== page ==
Best Shots Reviews: DAREDEVIL #3, BLACK CANARY #7, JEM & THE HOLOGRAMS #11

IDW Publishing January cover
Credit: IDW Publishing
Credit: Marvel Comics

Daredevil #3
Written by Charles Soule
Art by Ron Garney and Matt Milla
Lettering by Clayton Cowles
Published by Marvel Comics
Review by David Pepose
'Rama Rating: 8 out of 10

Thanks to the mega-popular Netflix series of the same name, Daredevil's Q-rating has never been better - and in the hands of Charles Soule, Ron Garney and Matt Milla, Matt Murdock's not only gotten a dark new costume to match, but the very pacing of his stories has veered towards the TV model. While this may prove jarring to those who had embraced the brighter and bolder stories of Mark Waid and Chris Samnee, there's a real solidness to the street-level tales Soule and Garney are developing.

Many superhero writers today struggle with the idea of exposition and accessibility - with all the mythologies and storylines that creep across a character like barnacles, Big Two comic books can sometimes come off as nonsensical to all but the most devout of readerships. But with Daredevil, there's a TV-style balancing act that Charles Soule puts together that I think works nicely - namely, he doesn't go too far off the deep end with introducing new characters and concepts, but he also gives readers just enough to work with, and then trusts them to figure the rest out. From the very first page, you know exactly what Daredevil is up against -- namely, running interference between the Chinatown mob boss Tenfingers and the ninja death cult known as the Hand. While there's tons of action in the mix, where Soule really excels is the drama - Daredevil is all about relationships, whether its Tenfingers' spooky malevolence or Matt wrestling with both his day job as well as mentoring the young superhero Blindspot.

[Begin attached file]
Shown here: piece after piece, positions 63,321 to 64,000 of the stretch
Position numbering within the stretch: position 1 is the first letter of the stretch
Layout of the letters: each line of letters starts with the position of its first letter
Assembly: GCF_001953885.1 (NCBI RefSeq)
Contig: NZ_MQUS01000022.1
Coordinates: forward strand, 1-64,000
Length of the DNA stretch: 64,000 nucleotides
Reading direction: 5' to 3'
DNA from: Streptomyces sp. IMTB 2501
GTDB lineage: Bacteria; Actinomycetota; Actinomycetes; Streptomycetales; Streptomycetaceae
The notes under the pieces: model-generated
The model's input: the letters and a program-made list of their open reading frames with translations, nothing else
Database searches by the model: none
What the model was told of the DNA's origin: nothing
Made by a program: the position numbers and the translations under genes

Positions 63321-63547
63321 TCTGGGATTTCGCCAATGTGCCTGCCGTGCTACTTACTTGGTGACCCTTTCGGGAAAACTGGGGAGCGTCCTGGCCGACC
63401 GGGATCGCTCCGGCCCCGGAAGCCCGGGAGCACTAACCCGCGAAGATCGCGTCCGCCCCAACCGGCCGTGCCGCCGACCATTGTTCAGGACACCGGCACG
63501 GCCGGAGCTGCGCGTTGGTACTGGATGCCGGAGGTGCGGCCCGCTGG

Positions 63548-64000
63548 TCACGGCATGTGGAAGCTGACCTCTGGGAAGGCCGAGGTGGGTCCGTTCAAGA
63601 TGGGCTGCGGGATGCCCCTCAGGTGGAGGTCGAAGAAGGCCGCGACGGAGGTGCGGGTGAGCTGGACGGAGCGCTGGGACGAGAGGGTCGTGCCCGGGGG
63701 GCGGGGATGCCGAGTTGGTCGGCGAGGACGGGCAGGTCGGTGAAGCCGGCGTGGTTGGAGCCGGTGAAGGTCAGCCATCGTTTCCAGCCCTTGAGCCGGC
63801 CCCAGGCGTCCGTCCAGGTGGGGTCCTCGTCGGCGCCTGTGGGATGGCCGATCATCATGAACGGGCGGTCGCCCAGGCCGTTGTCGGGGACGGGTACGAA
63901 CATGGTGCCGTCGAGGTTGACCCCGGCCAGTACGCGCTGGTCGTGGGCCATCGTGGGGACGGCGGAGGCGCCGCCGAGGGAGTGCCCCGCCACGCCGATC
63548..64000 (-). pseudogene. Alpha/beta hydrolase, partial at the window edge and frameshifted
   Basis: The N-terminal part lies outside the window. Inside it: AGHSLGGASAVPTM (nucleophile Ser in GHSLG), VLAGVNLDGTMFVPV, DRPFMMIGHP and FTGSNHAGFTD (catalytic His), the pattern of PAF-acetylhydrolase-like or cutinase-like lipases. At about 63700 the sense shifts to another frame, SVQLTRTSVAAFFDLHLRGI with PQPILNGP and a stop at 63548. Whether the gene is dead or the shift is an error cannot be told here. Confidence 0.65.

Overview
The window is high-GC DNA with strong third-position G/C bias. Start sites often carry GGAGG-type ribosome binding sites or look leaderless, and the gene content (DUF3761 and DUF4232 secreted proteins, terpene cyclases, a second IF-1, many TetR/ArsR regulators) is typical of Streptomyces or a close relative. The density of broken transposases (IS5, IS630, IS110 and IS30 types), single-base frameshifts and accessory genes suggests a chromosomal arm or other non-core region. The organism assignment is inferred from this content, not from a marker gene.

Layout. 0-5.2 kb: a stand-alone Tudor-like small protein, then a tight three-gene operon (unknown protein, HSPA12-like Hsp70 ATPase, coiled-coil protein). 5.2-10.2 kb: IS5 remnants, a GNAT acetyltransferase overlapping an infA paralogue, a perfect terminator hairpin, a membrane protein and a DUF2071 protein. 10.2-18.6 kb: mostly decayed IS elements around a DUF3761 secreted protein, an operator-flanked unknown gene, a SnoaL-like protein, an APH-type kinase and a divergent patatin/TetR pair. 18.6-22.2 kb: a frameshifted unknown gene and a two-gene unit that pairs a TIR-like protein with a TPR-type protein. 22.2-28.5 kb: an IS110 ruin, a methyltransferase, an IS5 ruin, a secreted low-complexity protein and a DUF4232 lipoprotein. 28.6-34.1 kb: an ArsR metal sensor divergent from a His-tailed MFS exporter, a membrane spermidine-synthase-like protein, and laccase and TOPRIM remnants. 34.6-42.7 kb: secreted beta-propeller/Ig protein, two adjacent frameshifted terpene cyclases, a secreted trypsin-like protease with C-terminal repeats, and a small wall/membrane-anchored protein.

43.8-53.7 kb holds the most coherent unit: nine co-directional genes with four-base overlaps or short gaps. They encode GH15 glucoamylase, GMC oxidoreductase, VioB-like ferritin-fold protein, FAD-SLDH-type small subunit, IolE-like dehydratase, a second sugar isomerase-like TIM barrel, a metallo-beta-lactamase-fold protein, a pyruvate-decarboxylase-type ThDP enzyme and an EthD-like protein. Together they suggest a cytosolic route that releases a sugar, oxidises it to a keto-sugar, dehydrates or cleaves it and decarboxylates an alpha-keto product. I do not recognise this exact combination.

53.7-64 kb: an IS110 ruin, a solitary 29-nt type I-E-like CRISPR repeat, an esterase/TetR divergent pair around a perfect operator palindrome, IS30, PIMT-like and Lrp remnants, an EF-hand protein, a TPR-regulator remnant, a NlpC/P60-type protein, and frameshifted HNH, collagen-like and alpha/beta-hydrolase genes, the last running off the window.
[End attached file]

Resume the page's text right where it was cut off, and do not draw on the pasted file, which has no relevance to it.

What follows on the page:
Ultimately though, Soule doesn't reinvent the wheel - indeed, there's nothing broken about Daredevil that needs to get changed, corrected or fixed. Instead, it's just a matter of shifting the tone, coming into line with the gritty darkness of Netflix's Hell's Kitchen. And to that end, Ron Garney and Matt Milla prove to be the perfect artistic team for this book. Garney's angular work reminds me in many ways of Scott McDaniel - but instead of McDaniel's trademark strobing and acrobatics, Garney keeps his characters weighted and down to Earth. Matt Murdock isn't flipping and diving around his enemies, but diving in head-on, as one masterful double-page spread reveals. (Meanwhile, another panel featuring the Hand diving at Tenfingers' men is just the perfect kind of over-the-top.) Milla's colorwork, meanwhile, is a study of contrasts, and his use of black, white and red makes for some of the most visually arresting pages Marvel is putting out this side of The Mighty Thor.